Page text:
viernes, 23 de septiembre de 2011

Speaking with Designers: Chris and Cherilyn Kirkman

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Dice Hate Me is a fantastic blog and an even more fantastic name for a blog. They write some fine articles and do great reviews. Now, they can add design fun games to their cap. Carnival is a set collection game where the dice determine which actions you can take every turn. There's a campaign going on over at Kickstarter that's still going strong and I suggest you check it out before it ends on October 2nd. Chris and his wife Cherilyn, who designed the game, talked to us about Carnival, player personalities and of course, dice.

Dice Hate Me is a fantastic blog and I think I’ve gone over every post. Going from writing about games to making them, was that part of the plan all along? If so, sneaky.

Thanks! I'm really glad you like Dice Hate Me. I have always had a passion for board games, and I created the site as a place where I could share that passion. I'd like to say that I had the foresight of creating the site to help me achieve my dream of publishing board games, but that would be giving me way too much credit! Although my plan for a couple of years has been to publish some of my designs (and now, Cherilyn's), that was definitely not part of the Dice Hate Me plan - but it has been a wonderful side-effect!

Dice Hate Me is an extension of all my passions, really - games, writing, design, photography. Making board games is a natural progression that combines all those things, as well. I am very lucky in that the fans of Dice Hate Me responded so well to our first project, Carnival. Without them, it is very doubtful that we would have garnered even half the support that we have for the project.

There are many successful abstract games out there in board gaming land but Carnival has a strong theme to it. Could your game BE your game without the theme?

That's a tricky question, as you can strip many games down to their base mechanics and they will still function. You could definitely do that with Carnival - the base mechanics and gameplay would support a generic, abstract theme. However, would Carnival be as attractive or as successful as an abstract? Probably not.

When Cherilyn was hit with the inspiration for Carnival, the theme came first. The mechanics wore born from her desire to build a game where people were constructing a carnival. As we developed it, that theme was ever-present in any changes we made. I introduced the concept of the Tickets, and that's pretty much what we called them from the beginning. Even the Dice Actions tableau was created out of a desire to evoke a carnival game feel. That development and design aesthetic is definitely a part of both of us, as we love games with fun, interesting and immersive themes.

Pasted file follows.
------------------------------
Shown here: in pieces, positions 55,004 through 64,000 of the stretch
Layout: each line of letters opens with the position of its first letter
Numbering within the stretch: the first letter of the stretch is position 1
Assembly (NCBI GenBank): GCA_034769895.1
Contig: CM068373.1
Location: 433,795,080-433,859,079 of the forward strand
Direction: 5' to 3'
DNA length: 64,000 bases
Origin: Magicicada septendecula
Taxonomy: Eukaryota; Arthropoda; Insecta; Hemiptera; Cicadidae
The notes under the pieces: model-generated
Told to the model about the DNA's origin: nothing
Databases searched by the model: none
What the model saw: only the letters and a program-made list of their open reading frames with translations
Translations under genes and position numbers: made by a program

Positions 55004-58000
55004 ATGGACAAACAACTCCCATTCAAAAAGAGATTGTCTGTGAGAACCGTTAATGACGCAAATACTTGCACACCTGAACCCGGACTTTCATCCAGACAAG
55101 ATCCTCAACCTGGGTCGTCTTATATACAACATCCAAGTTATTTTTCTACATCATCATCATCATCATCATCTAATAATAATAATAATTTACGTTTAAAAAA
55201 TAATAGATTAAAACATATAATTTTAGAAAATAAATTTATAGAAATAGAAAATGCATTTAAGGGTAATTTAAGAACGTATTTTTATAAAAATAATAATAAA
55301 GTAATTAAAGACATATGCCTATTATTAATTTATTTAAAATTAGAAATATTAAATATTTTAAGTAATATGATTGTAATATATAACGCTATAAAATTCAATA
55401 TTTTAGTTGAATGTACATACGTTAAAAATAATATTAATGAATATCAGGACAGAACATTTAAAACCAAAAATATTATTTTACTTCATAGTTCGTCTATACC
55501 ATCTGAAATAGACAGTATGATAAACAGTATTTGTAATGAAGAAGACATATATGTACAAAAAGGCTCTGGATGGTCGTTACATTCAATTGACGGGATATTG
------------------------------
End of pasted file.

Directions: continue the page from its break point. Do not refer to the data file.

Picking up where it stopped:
Some Dice just seem to hate people, as you know. For those players, how should they approach Carnival?

Honestly, they should approach Carnival with confidence. When Cherilyn first showed me the base mechanism of the game (roll dice, get cards) I groaned a bit because I just knew that I was going to end up getting trashed almost every game. Ironically, because of the tactical choices that you make each turn in choosing the right dice, I ended up with an impressive win record in those first few rounds of playtesting. As the game progressed through development, those wins continued because I was able to make the best out of each die roll through wise action choices and careful use of the powerful Tickets.

The great thing about rolling the dice in Carnival is that it's rare to have a roll that is useless. Almost every roll on every turn can net you a card from somewhere, be it the deck, the discard pile, or another player. Certain Dice Actions become more useful at various stages of the game, but players rarely are without useful options, especially if they're willing to spend a Ticket to alter those sometimes-pesky dice!

I really liked the post you did on the different types of gamers you encounter. Is potential player personality something you consider when designing a game?

Yes, even though that may be a secondary thought in design. For instance, with Cherilyn's base design for Carnival, there was a worry about "Sally Thinksalot" - that player with crazy analysis paralysis that has to consider every option in a game eight times before making a decision. So we massaged the mechanics a bit to help speed up the decision process. By speeding gameplay along a bit, we also hoped that any "Johnny Adderall" in the group - the player who can't sit still or pay attention if it's not his turn - would not be as distracted, holding things up for players at the table. The Tickets were introduced with the desire to help out players with bad dice karma (or simple unfortunate choices), keeping them from being obliterated by "Clover Leaf" - the world's luckiest gamer. And yes, she does exist. I game with her regularly, and she wins. By accident. A lot.

There are a lot more types of gamers that we know, game with, and love, and those gamer types will continue to influence our thought process during design. Look for a sequel to that article you mentioned on Dice Hate Me soon!